This however still occurs. Women in particular are unfairly paid, even in top management positions, as difficult as they are to obtain, women are still paid less than men (Sappy, et al. , 2006). Women have received lower incomes for a long period of time. It began with the notion that women who worked in nursing, teaching, cooking or sewing were simply doing what comes naturally and had no skills to learn, whereas a man in construction had to learn things before he could work (Stone & Raymond, 2006). Women are also struggling to receive paid maternity leave.
The majority of casual and part time positions are held by women and this is due to their home lives, including children, who need to be accommodated (Sappy, et al. , 2006). As states previously women are having less children and this is leading to a potential generational gap in the future where labour will be difficult to source. Industrial Relations can vary depending on what government is in power and what their strategies are. In John Howard’s time he attempted to implement a strategy that gave more power to the employer and took power from the employee (Sappy, et al. 2006. ). Whereas Kevin Rudd has attempted to settle things down by providing an equal balance. The Work choices strategy was faced by much criticism and many small businesses believed it could ruin them, which is an underlying factor of capitalism, that the smaller firms are forced out of business. Therefore I believe that all of the factors mentioned above are interrelated and vary depending upon the government in power and those who have the ability to implement and change strategies. . Conclusion Capitalism is a good form of government in theory, however in today’s rapidly changing society it’s not adaptable enough to be implemented fully, as well as the fact that there is no governing body who can observe how governments are working. As shown there are a number of different strengths and weaknesses associated with capitalism. The greatest strength being the decentralisation of power and the greatest weakness was the exploitation of people for profit.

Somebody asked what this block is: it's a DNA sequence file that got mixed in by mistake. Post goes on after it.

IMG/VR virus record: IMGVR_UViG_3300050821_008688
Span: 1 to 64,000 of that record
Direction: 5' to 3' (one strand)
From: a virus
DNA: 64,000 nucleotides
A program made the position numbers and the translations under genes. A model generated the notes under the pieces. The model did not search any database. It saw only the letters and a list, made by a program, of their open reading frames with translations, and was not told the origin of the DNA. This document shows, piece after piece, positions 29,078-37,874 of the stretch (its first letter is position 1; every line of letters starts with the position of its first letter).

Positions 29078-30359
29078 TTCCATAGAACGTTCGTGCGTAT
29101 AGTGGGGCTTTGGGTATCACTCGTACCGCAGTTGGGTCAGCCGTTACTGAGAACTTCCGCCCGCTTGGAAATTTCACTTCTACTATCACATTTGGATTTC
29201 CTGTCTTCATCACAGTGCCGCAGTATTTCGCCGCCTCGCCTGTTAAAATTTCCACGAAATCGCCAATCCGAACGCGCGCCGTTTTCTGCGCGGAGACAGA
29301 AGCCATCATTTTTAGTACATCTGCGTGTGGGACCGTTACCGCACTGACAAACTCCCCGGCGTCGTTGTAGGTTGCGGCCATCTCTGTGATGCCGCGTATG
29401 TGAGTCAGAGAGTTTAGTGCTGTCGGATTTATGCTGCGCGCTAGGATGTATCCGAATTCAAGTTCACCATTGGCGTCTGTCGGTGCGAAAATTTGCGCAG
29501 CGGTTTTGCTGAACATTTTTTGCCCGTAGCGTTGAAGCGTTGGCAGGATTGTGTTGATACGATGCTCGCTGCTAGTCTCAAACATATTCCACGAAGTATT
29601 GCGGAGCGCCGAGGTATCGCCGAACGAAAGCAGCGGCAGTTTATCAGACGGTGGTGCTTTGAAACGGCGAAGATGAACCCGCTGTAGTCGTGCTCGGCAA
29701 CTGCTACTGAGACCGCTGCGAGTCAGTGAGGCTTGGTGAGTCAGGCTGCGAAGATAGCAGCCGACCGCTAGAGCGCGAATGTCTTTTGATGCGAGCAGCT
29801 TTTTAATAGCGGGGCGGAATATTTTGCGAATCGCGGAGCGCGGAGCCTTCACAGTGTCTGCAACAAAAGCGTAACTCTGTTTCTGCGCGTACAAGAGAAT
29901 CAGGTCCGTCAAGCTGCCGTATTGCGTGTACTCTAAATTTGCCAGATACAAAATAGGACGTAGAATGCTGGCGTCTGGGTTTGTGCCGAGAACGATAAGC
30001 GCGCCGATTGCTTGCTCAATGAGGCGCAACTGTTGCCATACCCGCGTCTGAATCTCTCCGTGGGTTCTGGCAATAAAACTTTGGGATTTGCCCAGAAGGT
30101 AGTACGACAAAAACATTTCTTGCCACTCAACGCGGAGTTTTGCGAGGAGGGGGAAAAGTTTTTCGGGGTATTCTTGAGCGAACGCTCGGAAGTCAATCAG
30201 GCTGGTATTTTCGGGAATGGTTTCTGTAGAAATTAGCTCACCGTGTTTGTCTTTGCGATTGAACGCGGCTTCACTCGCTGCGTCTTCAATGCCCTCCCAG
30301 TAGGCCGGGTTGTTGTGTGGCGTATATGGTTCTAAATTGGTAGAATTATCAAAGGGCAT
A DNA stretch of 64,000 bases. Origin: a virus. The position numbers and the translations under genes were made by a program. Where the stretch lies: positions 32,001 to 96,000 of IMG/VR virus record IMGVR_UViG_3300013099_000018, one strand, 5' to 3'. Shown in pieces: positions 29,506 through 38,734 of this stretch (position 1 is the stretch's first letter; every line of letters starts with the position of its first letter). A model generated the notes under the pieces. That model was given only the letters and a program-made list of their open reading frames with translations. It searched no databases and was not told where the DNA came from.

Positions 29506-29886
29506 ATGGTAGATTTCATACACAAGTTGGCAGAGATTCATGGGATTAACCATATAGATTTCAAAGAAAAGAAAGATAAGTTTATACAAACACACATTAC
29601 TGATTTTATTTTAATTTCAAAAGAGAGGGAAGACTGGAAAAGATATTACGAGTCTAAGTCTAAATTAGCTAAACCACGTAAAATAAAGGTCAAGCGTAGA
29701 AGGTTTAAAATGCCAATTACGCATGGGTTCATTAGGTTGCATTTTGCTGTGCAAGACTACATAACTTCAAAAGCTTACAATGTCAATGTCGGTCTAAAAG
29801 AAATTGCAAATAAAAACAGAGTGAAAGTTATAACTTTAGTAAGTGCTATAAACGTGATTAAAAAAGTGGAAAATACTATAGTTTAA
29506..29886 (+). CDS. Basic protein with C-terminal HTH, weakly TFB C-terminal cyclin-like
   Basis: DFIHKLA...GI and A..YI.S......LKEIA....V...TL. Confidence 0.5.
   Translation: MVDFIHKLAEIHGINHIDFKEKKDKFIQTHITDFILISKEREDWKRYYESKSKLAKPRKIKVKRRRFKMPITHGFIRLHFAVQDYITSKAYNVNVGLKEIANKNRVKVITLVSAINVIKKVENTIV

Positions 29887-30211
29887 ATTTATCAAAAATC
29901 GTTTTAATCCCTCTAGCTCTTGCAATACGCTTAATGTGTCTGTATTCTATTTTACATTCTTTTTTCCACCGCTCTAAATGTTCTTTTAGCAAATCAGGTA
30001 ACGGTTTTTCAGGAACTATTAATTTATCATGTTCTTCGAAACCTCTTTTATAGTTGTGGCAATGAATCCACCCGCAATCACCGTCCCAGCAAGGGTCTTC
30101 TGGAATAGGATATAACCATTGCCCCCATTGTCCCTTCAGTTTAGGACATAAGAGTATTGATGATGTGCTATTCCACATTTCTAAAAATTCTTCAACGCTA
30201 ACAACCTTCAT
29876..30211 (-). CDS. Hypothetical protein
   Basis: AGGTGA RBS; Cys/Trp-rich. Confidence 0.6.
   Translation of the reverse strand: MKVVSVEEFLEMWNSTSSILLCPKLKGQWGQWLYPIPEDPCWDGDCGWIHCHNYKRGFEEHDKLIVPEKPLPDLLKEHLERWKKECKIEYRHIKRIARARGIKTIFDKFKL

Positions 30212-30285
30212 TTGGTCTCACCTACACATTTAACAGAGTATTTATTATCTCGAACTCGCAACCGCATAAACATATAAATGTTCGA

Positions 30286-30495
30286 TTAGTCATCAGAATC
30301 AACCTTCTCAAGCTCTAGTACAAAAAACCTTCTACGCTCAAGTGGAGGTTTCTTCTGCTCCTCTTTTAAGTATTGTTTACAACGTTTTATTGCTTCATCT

Therefore after examining the history, strengths and weaknesses and the situation in Australia, it has been shown that capitalism can change over time and in different situations, as well as influencing factors in different ways. It may or may not survive as a form of government into the future, but it has made it this far despite it having unethical and unjust elements. References Ayn Rand Institute Home Page (n. d. ). Retrieved on 18th September, 2008 from http://www. aynrand. org/site/PageServer? pagename=morality_of_capitalism_essays_articles Cately, B. (1996). Globalising Australian Capitalism.
University of Cambridge: Cambridge. Daianu, D. , & Vranceanu, R. (2005). Ethical Boundaries of Capitalism. Ashgate: Burlington, USA. Harper Collins Publishers: Collins English Mini Dictionary (2nd Ed. ). (1999). Great Britain: Collins Klempner, M. (2008). Retrieved on 10th October from http://www. bilaterals. org/article. php3? id_article=11719 Phelps, E. (2006). Retrieved 9th October, 2008 from http://209. 85. 173. 104/search? q=cache:YfE_dhBfXm0J:www. columbia. edu/~esp2/CapitalismAndKeynes2007June22. pdf+Keynes+capitalism&hl=en&ct=clnk&cd=7&gl=au Sappy, R. , Burgess, J. , Lyons, M. , & Buultjens, J. (2006).
Industrial Relations in Australia: Work and workplaces. Pearson: Frenchs Forest. Shaw, W. & Barry, V. (Eds. ). (2006). Moral issues in business (9th ed. ). Belmont, Ca. : Wadsworth. Stone, Raymond J. (2006) Managing Human Resources (2nd ed. ) Milton: John Wiley and Sons. The Birth of Capitalism, (n. d. ). Retrieved 10th October, 2008. www. worldrevolution. org. uk/oldsite/pages/ideas_pages/birthofcapitalism. html Weeks, J. (1981). Capital and Exploitation. Edward Arnold: America Wheelwright, E. L. , & Buckely, K. (1980) Essays in the Political Economy of Australian Capitalism. Volume Four. Australia & New Zealand Book Co: Australia